However, a multi-faceted approach to the material’s lifecycle needs to be taken, starting with the design and manufacturing of the material – recyclability and segregation need to be considered from the outset.
More companies need to implement reverse logistics for the packaging they supply
More companies need to implement reverse logistics for the packaging they supply, not only to accept responsibility for the products they distribute, but to meet the increasing environmental demands of end users. And consequently, this will provide significant opportunities for plastic recyclers to access feedstock.
Additionally, the value needs to always remain in the product – while it’s in use, during reuse, and/or after recycling has taken place. This will go some way in helping to abolish the ‘throwaway’ mindset we’ve inadvertently defaulted to.
The ‘onshoring’ of our plastic waste is vital to move forward. The truth is all waste streams, where possible, should be recycled in the country of origin.
Not only is it more beneficial to the environment – incurring less transportation costs, and in turn, generating fewer carbon emissions – but, in the case of the UK, it also enables us to harness the resource potential of our own waste and reduce our reliance on export.
Redistributing it within the UK system helps to boost our own economy and environmental awareness too, while also closing the dependency loop, plus encouraging infrastructural advancement and increased capacity – instead of using export as a scapegoat for our country’s own underinvestment.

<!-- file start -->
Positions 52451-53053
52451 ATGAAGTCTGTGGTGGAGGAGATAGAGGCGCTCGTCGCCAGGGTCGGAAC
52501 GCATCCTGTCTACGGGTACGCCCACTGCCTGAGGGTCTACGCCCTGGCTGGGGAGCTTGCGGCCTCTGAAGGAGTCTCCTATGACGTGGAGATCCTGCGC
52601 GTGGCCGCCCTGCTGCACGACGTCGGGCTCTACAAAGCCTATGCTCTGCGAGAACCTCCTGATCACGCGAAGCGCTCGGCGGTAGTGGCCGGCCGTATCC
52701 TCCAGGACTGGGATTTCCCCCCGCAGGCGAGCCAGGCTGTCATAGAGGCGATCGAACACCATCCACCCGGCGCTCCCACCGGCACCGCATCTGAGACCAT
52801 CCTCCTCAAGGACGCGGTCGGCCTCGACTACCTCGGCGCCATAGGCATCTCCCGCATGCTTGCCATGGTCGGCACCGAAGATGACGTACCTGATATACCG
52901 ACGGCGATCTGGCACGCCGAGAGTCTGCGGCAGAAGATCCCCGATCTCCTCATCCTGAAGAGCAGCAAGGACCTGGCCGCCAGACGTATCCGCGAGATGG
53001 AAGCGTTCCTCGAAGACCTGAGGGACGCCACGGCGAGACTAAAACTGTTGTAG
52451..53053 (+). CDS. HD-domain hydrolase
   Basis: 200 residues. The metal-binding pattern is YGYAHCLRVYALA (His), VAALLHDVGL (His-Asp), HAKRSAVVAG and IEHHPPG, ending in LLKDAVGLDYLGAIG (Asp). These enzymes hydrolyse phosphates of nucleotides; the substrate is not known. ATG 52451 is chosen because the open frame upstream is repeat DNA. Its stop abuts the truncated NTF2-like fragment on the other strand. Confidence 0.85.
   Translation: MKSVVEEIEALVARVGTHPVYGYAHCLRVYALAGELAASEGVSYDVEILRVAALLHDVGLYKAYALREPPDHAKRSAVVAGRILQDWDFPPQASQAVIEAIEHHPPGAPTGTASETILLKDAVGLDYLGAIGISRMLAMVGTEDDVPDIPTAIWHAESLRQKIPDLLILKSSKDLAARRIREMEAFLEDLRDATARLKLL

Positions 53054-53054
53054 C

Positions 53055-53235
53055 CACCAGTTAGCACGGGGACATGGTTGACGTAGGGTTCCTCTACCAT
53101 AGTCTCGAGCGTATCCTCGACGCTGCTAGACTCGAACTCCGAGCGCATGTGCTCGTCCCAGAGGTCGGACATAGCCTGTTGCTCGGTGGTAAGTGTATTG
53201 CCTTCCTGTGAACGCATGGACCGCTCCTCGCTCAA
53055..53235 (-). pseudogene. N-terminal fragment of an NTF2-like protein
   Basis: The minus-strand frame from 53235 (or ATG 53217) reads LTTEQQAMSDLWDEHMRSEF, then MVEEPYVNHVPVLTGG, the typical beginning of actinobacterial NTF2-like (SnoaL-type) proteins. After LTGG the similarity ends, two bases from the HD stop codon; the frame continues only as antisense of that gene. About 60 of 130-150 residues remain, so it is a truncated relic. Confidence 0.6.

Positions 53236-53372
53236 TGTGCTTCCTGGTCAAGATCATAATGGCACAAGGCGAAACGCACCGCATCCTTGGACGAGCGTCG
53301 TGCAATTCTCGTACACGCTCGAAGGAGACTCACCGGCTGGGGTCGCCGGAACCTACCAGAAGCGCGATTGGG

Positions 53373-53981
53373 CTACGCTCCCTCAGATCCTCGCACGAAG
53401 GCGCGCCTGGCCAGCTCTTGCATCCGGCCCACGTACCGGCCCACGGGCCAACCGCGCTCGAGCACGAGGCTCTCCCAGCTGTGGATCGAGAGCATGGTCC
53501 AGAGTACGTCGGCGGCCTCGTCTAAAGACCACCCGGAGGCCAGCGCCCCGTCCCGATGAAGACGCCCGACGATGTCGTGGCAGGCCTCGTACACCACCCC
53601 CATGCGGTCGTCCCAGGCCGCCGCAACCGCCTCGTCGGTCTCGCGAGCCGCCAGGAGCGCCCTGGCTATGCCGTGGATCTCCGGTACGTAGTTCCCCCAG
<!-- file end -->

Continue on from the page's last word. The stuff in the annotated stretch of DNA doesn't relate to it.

In fact, the British Plastics Federation’s ‘A Recycling Roadmap for 2030’, covers this and how the combination of a boost in recycling rates, minimal reliance on landfill and low-quality material exports, are key factors in driving positive change forward in the UK.
This ‘homegrown’ approach needs to be driven and coordinated by national standards and collaboration
As a result, the answer to ‘should we be championing local plastic recycling to help the country to reach a circular economy?’ is yes. But there’s a caveat.
This ‘homegrown’ approach needs to be driven and coordinated by national standards and collaboration across industry, to allow for true and unanimous quality reuse.
Of course further advancements such as deposit return schemes, uniform collections across different local authorities, and the 2022 Plastic Packaging Tax – which applies to plastic packaging which the UK produces or imports, that does not contain at least 30% recycled material – will be greatly welcomed.
But if these standards aren’t in place country-wide, and all stakeholders within the plastic value chain aren’t on the same environmental wavelength, then recycling is being done to simply pay lip service and isn’t circular at all. It’s just a diversion, or a delay, in the material becoming waste.
If this happens when we’ve put in the effort and investment into closing the loop, then we haven’t learnt anything at all – and that would be a real shame for both the nation and the future of our planet.